Obviously, this problem could be generalized in all sorts of ways, though Lakes of Wada phenomena would be a complication if you start increasing the number of components in $A$ and $B$.

gn.general topology – Intersection of zero sets of continuous functions

Let the zero sets $F={x in mathbb{R}^n: f(x) = 0}$, $G = {x in mathbb{R}^n : g(x) = 0}$, where $f$ and $g$ are $m$-dimensional nonlinear continuous vector functions. Under some assumptions, these sets define hypersurfaces of zero measure in $mathbb{R}^n$. I was wondering:

  1. Are $F$ and $G$ always submanifolds embedded in $mathbb{R}^n$ or are there exceptions – in the latter case, are there conditions that guarantee that they are submanifolds ?
  2. What is the dimension of $Fcap G$ ? As pointed out here Measure of the intersection of two manifolds, if $F$ and $G$ are $(n-1)$-dimensional manifolds and their intersection is transversal, then $text{dim}(Fcap G) = n-2$. However, is there anything that can be said if the intersection is not transversal ? In general, I am interested in some sort of inequality $text{dim}(Fcap G) leq n-2$, assuming that $F subseteq G$, that $G subseteq F$ do not hold.

dicionário – Python : Build a Graph with maps of sets

Hello this is my first post and I’m not fluent in English, so forgive me if I do any wrong post protocol ….

so, I have this current implementation of a graph, through an adjacency matrix:

class GFG: 
def __init__(self,graph): 
    self.graph = graph

from which I start like this:

my_shape = (N,M)
bpGraph = np.zeros(my_shape)

and add edges like this:

vertex_a = 2
vertex_b = 5
bpGraph (vertex_a, vertex_b) = 1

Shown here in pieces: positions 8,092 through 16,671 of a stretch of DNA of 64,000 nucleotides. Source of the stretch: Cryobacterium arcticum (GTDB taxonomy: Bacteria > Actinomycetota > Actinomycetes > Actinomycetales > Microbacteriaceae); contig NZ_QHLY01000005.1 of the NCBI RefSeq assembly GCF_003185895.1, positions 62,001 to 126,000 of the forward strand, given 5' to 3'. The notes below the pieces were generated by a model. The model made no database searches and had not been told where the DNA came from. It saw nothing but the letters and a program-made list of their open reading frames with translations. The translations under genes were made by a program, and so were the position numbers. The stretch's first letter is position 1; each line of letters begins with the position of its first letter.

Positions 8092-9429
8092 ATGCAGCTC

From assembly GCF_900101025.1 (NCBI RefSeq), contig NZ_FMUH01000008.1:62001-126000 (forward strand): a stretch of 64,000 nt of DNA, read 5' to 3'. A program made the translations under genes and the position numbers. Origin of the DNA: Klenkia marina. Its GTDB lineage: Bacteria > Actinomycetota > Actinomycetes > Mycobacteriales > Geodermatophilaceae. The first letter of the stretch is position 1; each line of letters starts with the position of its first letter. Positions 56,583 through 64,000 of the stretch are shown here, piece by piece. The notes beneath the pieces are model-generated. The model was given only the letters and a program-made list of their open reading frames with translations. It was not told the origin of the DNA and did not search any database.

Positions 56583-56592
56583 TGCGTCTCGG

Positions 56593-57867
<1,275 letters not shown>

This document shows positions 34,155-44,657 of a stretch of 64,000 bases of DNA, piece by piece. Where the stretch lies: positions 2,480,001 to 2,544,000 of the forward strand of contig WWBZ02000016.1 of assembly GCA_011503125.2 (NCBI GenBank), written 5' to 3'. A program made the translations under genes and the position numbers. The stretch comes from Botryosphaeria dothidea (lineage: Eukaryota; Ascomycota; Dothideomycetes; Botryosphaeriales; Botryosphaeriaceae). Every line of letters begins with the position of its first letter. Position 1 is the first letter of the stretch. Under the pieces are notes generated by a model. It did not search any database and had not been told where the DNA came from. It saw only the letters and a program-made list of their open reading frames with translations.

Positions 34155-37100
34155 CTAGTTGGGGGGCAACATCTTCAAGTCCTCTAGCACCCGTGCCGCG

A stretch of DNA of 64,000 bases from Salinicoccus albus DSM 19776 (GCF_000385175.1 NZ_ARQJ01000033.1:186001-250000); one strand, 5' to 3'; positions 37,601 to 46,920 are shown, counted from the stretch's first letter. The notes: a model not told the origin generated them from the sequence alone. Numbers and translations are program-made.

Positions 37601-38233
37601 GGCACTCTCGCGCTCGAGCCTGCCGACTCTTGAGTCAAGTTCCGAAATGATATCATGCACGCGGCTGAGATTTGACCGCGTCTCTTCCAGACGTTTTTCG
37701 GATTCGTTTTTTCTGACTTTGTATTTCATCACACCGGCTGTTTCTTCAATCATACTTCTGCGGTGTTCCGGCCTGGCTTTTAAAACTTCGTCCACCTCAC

g = GFG(bpGraph)

and check for an edge like this:

if bpGraph (vertice_a, vertice_b):
do something...

But this type of structure can take a lot of space if I have a lot of vertices, so I would like to switch to a set map

class GFG: 
def __init__(self,N,M):
    mysetdict = {
        "dummy_a": {"dummy_b","dummy_c"},
    }
    self.graph = mysetdict 

def add_edges(self,N,M):
    N_set = {}
    if str(N) in self.graph:
        N_set = self.graph(str(N))
    N_set.add(str(M))

    self.graph(str(N)) = N_set

def check_edges(self,N,M):
     return str(M) in self.graph(str(N))

When I try to add a vertex I get this error:

g = GFG (3,4)
g.add_edges (0, 0)
AttributeError: 'dict' object has no attribute 'add'
---> 16                 N_set.add(str(M))

im trying many ways to build this set and check if a entry exists before add a vertex_a to do a edge with vertex_b, but all my tryes results in a atribute error.

any suggestions?

Lifting properties of morphisms in category of sets

Let $f:Ato B,g:Cto D$ be morphisms in a category $mathcal C.$ We denote $fperp g$ if in every commutative square
$$require{AMScd}
begin{CD}
A @>>> C\
@VfVV @VVgV \
B @>>> D
end{CD}$$